Dr. Amy Case Study: Giving yourself permission to live comfortably in your later years

I was recently struck by the story of Shirley, a Chartwell resident living in one of their communities in Whitby, Ontario. Shirley was exploring retirement living because she thought the lifestyle would benefit her; she’d have more people to socialize with, less worry and responsibility, and just an overall increase in her peace of mind. The problem was, at age 82, Shirley didn’t think she should spend her money on a retirement residence; instead, she thought she should continue to save for her future. It was actually Shirley’s son who eventually helped her to see that the future is now. He was the one who said, “Mom, it’s your money and you’ve spent your life saving for when you are older. Now is the time when you should be spending your money so you can enjoy your life without worry.” Since moving into her residence in 2014, Shirley has been even happier than she anticipated. She participates in many activities, and loves the freedom from the responsibilities of maintaining her own house.

Shirley is very typical of many older adults I know. Often people have planned and saved for this stage in life, but they find it hard to turn the switch from saving to spending when they’ve focussed their whole lives on putting money away. Of course, it’s important to seek professional financial advice to ensure your resources will go the distance with you—but you may also need to find a way to give yourself permission to use that money to make your life easier and more enjoyable. After all, wasn’t that what you intended when you saved your money? To make your later years more comfortable and enjoy your retirement to the fullest?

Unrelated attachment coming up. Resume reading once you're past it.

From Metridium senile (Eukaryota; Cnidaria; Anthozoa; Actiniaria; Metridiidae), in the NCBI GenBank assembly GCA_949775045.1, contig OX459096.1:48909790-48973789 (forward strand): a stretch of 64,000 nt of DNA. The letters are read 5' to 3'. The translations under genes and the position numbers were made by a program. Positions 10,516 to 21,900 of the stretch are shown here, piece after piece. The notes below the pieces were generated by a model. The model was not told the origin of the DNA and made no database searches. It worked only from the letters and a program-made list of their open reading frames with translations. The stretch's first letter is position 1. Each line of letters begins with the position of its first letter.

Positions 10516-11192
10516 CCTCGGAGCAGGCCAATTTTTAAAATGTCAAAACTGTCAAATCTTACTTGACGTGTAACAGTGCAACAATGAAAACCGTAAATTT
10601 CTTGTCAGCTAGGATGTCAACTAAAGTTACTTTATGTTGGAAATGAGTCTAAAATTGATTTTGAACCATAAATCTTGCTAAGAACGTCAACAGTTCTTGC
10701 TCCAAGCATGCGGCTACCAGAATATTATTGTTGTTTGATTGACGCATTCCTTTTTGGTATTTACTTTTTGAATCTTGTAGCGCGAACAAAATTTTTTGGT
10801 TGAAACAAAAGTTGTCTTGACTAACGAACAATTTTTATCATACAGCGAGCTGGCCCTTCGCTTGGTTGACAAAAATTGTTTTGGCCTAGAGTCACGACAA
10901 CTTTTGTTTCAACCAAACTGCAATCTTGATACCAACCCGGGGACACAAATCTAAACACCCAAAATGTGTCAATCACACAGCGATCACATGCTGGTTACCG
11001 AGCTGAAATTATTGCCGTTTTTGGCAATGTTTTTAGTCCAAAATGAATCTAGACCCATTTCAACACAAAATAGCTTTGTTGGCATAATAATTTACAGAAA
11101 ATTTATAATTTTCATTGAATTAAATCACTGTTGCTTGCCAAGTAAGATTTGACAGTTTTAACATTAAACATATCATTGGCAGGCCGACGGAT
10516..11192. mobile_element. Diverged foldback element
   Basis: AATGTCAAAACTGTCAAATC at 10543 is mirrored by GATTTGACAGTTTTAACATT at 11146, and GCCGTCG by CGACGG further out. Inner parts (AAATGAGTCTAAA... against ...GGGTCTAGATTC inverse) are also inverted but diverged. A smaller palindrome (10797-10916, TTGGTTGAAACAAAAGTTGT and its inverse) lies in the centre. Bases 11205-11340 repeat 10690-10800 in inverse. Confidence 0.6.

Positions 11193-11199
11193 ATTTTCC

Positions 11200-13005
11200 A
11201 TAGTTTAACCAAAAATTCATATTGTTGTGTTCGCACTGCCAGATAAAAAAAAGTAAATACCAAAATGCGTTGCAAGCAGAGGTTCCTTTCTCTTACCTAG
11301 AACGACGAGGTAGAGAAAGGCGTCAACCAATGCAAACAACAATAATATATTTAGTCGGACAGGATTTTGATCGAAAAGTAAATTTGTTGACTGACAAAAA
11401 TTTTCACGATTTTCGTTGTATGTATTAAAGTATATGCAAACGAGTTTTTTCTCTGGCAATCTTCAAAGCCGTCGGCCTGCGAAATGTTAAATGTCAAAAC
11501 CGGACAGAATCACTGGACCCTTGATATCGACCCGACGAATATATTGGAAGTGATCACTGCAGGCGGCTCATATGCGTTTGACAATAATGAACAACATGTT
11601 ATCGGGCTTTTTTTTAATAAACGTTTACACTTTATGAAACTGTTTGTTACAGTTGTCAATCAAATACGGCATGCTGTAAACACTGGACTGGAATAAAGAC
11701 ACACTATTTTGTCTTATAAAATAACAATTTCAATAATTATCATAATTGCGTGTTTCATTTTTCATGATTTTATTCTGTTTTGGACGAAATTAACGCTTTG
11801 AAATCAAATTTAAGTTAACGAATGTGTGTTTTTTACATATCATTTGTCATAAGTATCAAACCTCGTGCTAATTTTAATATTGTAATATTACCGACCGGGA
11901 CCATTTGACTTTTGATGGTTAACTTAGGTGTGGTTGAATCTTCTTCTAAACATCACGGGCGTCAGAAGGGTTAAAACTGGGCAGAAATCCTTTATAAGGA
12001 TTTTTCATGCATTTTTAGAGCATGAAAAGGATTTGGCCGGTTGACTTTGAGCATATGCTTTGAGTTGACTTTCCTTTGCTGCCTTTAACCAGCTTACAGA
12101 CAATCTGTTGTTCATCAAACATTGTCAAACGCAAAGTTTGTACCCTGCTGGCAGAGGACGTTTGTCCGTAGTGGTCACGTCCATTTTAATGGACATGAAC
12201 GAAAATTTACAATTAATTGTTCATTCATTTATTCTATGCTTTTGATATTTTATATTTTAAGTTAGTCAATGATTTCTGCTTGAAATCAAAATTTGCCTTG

Using your money for yourself can be more complicated if your children aren’t as supportive as Shirley’s. Her kids wanted her to use the money for herself, whereas some adult children may be having financial issues and be banking on a large inheritance, and thus may question the need for a move to retirement living. This often creates family conflict or causes an older adult to forego what is best for them to help their children. Clearly, these are challenging situations. However, there are some things you can do to help determine if you are making decisions that feel best to you.

First, start by asking yourself what is in your best interest for this stage of your life. Often people have spent so much time putting other people first that they don’t even think about what they might need. This question becomes even more important as we age, and as we may benefit from a shift in our living situation to support our changing needs.

As you ponder what is best for you, consider seeking advice from a couple of people who are not emotionally involved in the situation. This could be a professional financial advisor, a close friend or sibling, or even a counsellor. Sometimes we are just too close to a situation to see what is best, and someone with a little distance can help us make clear the best path for us.

Many people who eventually make the move to a retirement residence say they wish they’d done it sooner. They often delay moving because they struggle to give themselves permission to use their money to make their lives richer, happier, and safer. If you need help giving yourself permission, I hope you seek guidance and input from people you can trust to help you determine where you should live so you can stay fully engaged in life. As Shirley’s children helped her see, perhaps the future is now for you, too!

About Dr. Amy D’Aprix

Dr. Amy is a certified senior advisor, Vice President of the International Federation on Aging, and Co-Founder of the Essential Conversations Project. As a gerontological social worker, she has over thirty years of experience working with older adults and their families.